Article: Bridget Hausler ’23 | Stock Photography
A way to celebrate diversity within our community is to appreciate the great religious festivals in April that bring groups of various faiths together to observe their shared beliefs and values. These religious celebrations give members of our community an opportunity to preserve their religious customs. You may not be aware that Suffield Academy was founded in 1833 to train young men for ministry in the Baptist church. Today, Suffield Academy is a multi-denominational school with a Christian Fellowship Club, a Jewish Organization of Students (JOS), and students faithful to Buddhism, Christianity, Hinduism, Islam, and Judaism. The following is a list of some April religious festivals.
Easter (April 9)
Easter is the Christian holiday that observes the belief in the resurrection of Jesus Christ three days after his crucifixion. By rising from his grave, Christ conquered death and redeemed us from sin. Easter is joyful conclusion to the Lenten season, a 40-day period of prayer and sacrifice.
Passover (April 5 – April 13)
Passover is the Jewish holiday that commemorates the exodus of the Israelites from slavery in ancient Egypt. One of the most important Passover rituals is removing leavened food products before the holiday begins and abstaining from them throughout its duration. The biblical narrative for unleavened bread, called matzah, is that the Israelites left Egypt hastily and could not wait for their bread dough to rise.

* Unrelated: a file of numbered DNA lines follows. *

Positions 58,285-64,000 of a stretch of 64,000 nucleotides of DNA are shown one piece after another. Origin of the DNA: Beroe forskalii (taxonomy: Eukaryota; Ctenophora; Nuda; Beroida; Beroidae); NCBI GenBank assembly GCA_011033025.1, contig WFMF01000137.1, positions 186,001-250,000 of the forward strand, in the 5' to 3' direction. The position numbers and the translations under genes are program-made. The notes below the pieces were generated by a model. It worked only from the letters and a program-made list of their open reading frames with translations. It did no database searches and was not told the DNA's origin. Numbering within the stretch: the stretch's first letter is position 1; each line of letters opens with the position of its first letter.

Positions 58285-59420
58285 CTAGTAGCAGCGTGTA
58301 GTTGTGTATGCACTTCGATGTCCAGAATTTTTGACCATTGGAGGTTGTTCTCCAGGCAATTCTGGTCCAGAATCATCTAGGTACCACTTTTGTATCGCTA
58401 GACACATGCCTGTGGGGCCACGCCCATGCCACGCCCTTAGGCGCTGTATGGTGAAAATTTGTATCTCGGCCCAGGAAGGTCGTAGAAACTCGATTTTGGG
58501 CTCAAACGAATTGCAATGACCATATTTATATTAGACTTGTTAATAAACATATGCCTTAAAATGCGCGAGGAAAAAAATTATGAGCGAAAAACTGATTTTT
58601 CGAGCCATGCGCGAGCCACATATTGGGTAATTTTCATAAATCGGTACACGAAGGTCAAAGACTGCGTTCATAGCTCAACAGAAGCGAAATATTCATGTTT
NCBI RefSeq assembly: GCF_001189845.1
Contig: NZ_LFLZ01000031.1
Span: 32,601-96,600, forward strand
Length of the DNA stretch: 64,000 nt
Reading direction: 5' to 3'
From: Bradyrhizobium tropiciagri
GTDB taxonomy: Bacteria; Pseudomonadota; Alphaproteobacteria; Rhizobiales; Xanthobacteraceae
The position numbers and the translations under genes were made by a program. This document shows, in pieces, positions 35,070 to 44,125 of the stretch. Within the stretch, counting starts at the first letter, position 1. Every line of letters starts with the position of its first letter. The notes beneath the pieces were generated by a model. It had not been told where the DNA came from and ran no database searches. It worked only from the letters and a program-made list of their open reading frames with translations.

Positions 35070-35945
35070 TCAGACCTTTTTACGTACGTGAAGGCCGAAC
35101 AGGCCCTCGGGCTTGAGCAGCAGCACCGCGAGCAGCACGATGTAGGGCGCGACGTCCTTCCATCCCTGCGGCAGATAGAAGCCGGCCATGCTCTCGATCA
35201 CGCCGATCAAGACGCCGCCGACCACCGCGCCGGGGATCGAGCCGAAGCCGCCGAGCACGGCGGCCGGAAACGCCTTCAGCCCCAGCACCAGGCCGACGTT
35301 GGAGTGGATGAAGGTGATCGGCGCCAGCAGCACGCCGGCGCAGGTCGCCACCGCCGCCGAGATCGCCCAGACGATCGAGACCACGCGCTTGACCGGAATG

Ramadan (March 22 – April 21)
Ramadan marks the ninth month of the Islamic calendar and is observed by Muslims commemorating the revelation of the Quran of this time as a month of fasting, prayer, reflection, and community. Muslims do not eat nor drink from dawn to sunset during the month. The Quran states that fasting was prescribed for believers so that they may be more conscious of God and practice self-control. Many Muslims maintain that fasting fosters feelings of empathy towards those living in poverty.
Vaisakhi (April 14)
Vaisakhi is the traditional harvest festival celebrated by Sikhs and first observed in the Punjab region of India. It commemorates the inauguration of the Khalsa in 1699, a term used for Sikhs who have been baptized. Vaisakhi is the day when Hindus believe River Goddess Ganga descended on earth from heaven and marks the Hindu solar New Year.
At Suffield, we are fortunate to have a diverse group of students and teachers from many different cultures, backgrounds, and religions. All of us can benefit from learning more about different religious festivals and respecting each other’s religious values and customs.